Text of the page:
Match Group, parent company of dating apps Tinder, OKCupid and Match, announced yesterday that it has acquired a 51 percent stake in Hinge . With this new acquisition, Match Group has the right to acquire all remaining shares of Hinge within a 12-month period. Match Group says its interest in Hinge began in 2017 after a redesign in which it did away with the “right swipe” in favor of more detailed profiles. According to a statement from Hinge, its app saw 400 percent growth in its user base after these changes. In a dating world often dominated by “hook-ups,” Hinge positions itself as a the “relationship app” and focuses on building real relationships instead. Hinge in many ways is the antithesis to Tinder, but Match Group says this is part of the advantage to the partnership, not an obstacle. “Dating isn’t a one-size-fits-all approach,” a Match Group spokesperson told TechCrunch. “We operate a variety of products because people gravitate to different apps for different reasons.” Hinge CEO Justin McLeod says that this merger will help the company expand even further than it could alone. “At a certain point, having the scaling capability of a well-funded and experienced partner like Match Group makes sense,” McLeod told TechCrunch. “We want to bring a more thoughtful dating experience to the most people.” This acquisition by Match Group follows a reportedly failed attempt to acquire the dating app Bumble in November. Following the collapse of those discussions, Match Group filed a lawsuit against Bumble in March for patent infringement, claiming that it “copied Tinder’s world-changing, card-swipe-based, mutual opt-in premise.” Two weeks later,  Bumble followed up with its own lawsuit to the tune of $400 million that alleged Match Group fraudulently obtained trade secrets during its acquisition talks six months earlier. These lawsuits are still being settled. Hinge offers an alternative acquisition for Match, which is clearly looking to continue diversifying its dating offerings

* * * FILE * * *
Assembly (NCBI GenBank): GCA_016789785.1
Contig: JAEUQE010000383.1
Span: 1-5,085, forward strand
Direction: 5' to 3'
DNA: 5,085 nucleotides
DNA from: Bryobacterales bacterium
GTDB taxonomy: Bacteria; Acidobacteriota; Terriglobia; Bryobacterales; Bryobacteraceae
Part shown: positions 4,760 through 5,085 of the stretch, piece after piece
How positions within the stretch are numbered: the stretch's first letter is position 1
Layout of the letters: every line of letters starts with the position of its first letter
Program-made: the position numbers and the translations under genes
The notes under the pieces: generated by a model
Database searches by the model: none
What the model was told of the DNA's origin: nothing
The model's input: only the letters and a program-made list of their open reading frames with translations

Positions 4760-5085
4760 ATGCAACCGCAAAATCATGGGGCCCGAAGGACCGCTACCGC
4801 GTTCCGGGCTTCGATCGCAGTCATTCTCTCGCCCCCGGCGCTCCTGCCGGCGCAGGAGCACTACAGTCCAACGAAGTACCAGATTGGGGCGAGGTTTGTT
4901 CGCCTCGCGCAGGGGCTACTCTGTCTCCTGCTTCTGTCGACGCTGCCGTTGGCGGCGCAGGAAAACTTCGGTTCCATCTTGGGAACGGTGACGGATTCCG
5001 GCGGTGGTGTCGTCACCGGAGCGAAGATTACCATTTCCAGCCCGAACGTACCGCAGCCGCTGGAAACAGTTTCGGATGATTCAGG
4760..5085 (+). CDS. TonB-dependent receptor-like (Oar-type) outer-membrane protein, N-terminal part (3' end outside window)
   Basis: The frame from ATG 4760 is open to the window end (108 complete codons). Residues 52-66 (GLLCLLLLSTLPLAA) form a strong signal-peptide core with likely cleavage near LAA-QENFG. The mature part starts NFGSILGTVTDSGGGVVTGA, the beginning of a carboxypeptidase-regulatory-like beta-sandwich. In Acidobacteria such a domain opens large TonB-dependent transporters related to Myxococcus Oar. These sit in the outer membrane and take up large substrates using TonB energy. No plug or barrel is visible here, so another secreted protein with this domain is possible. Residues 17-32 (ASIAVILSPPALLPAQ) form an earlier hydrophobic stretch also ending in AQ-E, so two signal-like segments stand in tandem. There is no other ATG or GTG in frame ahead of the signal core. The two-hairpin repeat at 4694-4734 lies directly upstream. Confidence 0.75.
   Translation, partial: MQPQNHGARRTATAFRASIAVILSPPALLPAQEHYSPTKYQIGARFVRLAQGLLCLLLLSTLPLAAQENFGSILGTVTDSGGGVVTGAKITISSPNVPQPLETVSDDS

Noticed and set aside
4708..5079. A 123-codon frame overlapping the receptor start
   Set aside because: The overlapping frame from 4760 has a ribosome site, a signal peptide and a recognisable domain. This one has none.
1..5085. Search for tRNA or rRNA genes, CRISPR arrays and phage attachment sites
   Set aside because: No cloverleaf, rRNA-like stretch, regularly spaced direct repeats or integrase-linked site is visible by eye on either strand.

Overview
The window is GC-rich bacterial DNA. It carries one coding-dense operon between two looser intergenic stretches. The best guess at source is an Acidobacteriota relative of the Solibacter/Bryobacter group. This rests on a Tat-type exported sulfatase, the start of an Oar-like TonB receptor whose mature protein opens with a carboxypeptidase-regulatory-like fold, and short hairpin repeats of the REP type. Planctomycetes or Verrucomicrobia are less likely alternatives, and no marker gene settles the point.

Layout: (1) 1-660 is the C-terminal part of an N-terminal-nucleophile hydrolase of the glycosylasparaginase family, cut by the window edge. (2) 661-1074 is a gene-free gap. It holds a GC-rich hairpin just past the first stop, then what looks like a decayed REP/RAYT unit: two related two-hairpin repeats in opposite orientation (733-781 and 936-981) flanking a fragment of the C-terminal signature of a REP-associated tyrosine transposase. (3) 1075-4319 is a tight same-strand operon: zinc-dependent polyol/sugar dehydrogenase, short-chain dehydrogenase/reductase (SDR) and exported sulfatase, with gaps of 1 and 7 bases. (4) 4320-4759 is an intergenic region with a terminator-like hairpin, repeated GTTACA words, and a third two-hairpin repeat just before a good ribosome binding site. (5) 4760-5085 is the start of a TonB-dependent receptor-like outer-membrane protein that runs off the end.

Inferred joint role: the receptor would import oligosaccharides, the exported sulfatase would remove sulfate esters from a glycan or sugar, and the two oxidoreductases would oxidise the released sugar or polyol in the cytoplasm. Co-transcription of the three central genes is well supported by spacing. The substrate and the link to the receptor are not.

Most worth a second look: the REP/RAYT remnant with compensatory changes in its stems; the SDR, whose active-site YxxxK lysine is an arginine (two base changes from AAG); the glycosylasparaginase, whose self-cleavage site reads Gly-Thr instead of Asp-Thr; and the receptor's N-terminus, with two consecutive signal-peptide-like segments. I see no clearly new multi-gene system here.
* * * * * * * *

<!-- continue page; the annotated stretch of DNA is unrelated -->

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Crown, a new app from Tinder’s parent company, turns dating into a game

If you’re already resentful of online dating culture and how it turned finding companionship into a game, you may not be quite ready for this: Crown , a new dating app that actually turns getting matches into a game. Crown is the latest project to launch from Match Group, the operator of a number of dating sites and apps including Match, Tinder, Plenty of Fish, OK Cupid, and others. The app was thought up by Match Product Manager Patricia Parker, who understands first-hand both the challenges and the benefits of online dating – Parker met her husband online, so has direct experience in the world of online dating. Crown won Match Group’s internal “ideathon,” and was then developed in-house by a team of millennial women, with a goal of serving women’s needs in particular. The main problem Crown is trying to solve is the cognitive overload of using dating apps. As Match Group scientific advisor Dr. Helen Fisher explained a few years ago to  Wired , dating apps can become addictive because there’s so much choice. “The more you look and look for a partner the more likely it is that you’ll end up with nobody…It’s called cognitive overload,” she had said. “There is a natural human predisposition to keep looking—to find something better. And with so many alternatives and opportunities for better mates in the online world, it’s easy to get into an addictive mode.” Millennials are also prone to swipe fatigue, as they spend an average of 10 hours per week in dating apps, and are being warned to cut down or face burnout. Crown’s approach to these issues is to turn getting matches into a game of sorts. While other dating apps present you with an endless stream of people to pick from, Crown offers a more limited selection. Every day at noon, you’re presented with 16 curated matches, picked by some mysterious algorithm.